Gorse has bright yellow flowers that are edible and have a slight coconut aroma. Primrose flowers are edible too and can be used in a salad.
After lunch we learnt how to make violet biscuits, garlic bread and nettle soup.

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In the evening I skipped dinner and went for a walk with another learner to the hillfort Tre’r Ceiri. Half way up we met a local man who stopped to speak Welsh to us which was lovely.

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The views walking up to Tre’r Cieri are stunning and the hillfort is very impressive.
Tre’r Ceiri is a hillfort dating back to the Iron Age. The name means “town of the giants”, (1,480ft) above sea level. The settlement is surrounded by stone walls that reach up to 13ft in some places and within the walls are ruins of about 150 stone houses.
For supper we went to Nefyn and had chips before coming back to the Nant to watch my final sunset here, sad that tomorrow will be my last day here.

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Day 3- My final day at Nant Gwrtheyrn

I got up for breakfast at 9am and packed my bags, sad that this was my last day here.
At 9.30 I attended my last lesson in the classroom. We learnt the Welsh names for a variety of native trees and revised what we had learnt over the few days.
At 11.30 we went for a walk in the woods with Twm Elias. He told us about the folklore and history of some plants.

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 Foxglove digitalis goes by many names in folklore, such as witch’s thimbles, our lady’s glove, folk’s glove, lion’s mouth, fairy caps. Fairies are quite fond of the flower, as are butterflies and bees, and it’s believed that if you wish for the fair folk to make a home in your garden, plant some foxglove where you wish them to live. It is however, a poisonous plant so beware.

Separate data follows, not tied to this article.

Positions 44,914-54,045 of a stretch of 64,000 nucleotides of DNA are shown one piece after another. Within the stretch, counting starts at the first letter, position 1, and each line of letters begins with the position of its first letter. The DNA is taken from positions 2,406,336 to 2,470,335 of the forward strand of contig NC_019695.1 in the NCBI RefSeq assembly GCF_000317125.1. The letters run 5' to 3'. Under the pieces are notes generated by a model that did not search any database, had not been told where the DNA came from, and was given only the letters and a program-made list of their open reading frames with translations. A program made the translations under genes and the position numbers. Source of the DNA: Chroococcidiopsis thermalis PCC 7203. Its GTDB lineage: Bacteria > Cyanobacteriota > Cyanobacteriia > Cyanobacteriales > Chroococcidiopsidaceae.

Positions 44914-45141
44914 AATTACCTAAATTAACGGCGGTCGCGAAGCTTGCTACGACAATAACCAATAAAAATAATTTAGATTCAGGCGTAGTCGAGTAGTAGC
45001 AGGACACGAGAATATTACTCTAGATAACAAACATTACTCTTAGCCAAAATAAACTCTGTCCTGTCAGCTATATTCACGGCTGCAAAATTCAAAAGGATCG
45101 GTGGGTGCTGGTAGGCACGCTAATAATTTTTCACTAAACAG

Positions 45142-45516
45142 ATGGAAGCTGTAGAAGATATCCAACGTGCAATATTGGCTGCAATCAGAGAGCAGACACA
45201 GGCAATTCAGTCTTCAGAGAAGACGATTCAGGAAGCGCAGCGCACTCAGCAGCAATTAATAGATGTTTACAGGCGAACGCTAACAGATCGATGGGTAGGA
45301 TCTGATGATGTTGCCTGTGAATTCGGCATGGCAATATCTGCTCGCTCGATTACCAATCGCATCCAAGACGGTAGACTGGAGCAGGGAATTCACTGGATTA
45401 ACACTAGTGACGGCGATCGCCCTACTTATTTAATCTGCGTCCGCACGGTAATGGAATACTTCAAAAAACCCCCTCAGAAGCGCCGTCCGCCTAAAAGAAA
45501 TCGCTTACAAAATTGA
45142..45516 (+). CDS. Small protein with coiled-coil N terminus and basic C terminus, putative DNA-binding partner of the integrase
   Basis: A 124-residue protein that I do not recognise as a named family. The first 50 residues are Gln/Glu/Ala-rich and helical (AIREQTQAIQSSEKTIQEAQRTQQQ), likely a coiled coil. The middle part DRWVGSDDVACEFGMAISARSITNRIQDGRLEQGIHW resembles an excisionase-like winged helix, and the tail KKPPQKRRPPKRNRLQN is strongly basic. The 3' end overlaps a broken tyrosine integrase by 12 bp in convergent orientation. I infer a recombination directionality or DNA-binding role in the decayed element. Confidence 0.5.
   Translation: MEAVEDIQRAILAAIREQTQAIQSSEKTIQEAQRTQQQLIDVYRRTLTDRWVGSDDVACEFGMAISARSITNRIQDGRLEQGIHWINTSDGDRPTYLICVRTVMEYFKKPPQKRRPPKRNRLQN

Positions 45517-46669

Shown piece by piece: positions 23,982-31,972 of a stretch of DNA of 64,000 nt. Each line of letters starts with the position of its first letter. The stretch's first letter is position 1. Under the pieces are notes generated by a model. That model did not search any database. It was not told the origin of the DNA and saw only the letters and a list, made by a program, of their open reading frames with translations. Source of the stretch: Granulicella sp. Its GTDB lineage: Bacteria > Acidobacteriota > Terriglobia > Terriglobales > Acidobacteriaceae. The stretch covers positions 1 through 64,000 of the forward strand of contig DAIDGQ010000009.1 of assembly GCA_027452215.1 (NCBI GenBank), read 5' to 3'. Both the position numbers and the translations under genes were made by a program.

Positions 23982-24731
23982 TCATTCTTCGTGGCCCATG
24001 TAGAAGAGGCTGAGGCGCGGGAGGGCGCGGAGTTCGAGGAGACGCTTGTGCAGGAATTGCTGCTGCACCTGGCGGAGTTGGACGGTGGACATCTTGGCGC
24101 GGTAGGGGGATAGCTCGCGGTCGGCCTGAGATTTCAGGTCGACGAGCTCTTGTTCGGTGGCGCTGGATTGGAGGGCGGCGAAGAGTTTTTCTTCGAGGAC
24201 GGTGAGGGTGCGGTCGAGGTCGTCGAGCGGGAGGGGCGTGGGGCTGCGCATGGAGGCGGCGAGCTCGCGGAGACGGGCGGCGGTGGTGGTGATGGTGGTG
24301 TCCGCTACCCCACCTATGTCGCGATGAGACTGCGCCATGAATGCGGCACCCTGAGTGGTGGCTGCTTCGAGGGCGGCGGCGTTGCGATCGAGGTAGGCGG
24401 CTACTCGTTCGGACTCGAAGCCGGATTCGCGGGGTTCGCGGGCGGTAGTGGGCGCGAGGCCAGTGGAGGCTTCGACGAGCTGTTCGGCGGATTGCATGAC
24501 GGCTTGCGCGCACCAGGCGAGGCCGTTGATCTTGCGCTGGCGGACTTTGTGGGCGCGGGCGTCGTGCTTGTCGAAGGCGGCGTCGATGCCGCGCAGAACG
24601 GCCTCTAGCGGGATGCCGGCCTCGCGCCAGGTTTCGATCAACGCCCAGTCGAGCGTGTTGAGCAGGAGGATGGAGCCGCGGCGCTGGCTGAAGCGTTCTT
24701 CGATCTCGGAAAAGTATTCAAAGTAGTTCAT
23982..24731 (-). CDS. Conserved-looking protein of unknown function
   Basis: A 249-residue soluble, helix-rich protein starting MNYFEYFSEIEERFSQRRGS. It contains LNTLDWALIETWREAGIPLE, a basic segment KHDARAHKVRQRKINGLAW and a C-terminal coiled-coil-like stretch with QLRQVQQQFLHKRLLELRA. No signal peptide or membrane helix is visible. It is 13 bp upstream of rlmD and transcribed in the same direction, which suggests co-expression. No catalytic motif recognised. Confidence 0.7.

 As a cheap source of artificial light, rushes were peeled, dried then soaked in fat to use as rushlights.
 The rowan tree protects against witchcraft and enchantment. Before babies were baptized a piece of wood mountain ash was put in the cradle and iron from the fire at the foot of the cot to intimidate the fairies.
 Folklore says- When the blackthorn is white, sow barley both day and night and, a long hard winter is referred to as a Blackthorn Winter.
In the woods we saw rushes, wood sorrel, lichen, a dung beetle, magpie and choughs also.
By the time we had finished the walk we were all ready for lunch, which was delicious as usual. As we ate lunch we listened to Twm tell us more tales. He is a fascinating storyteller. I could listen to him for hours.
The last activity of the day was a treasure hunt around the village to test what we had learnt during our stay. This was followed by hugs and goodbyes and the promises of keeping in touch.
I came away from the place immediately wanting to go back and study another course there. It’s an amazingly beautiful place with a lovely relaxed atmosphere. I would recommend that anyone learning Welsh should go to Nant Gwrtheyrn. It is a fantastic place to learn Welsh.
I really enjoyed going on a course there and hope one day I will go back there again.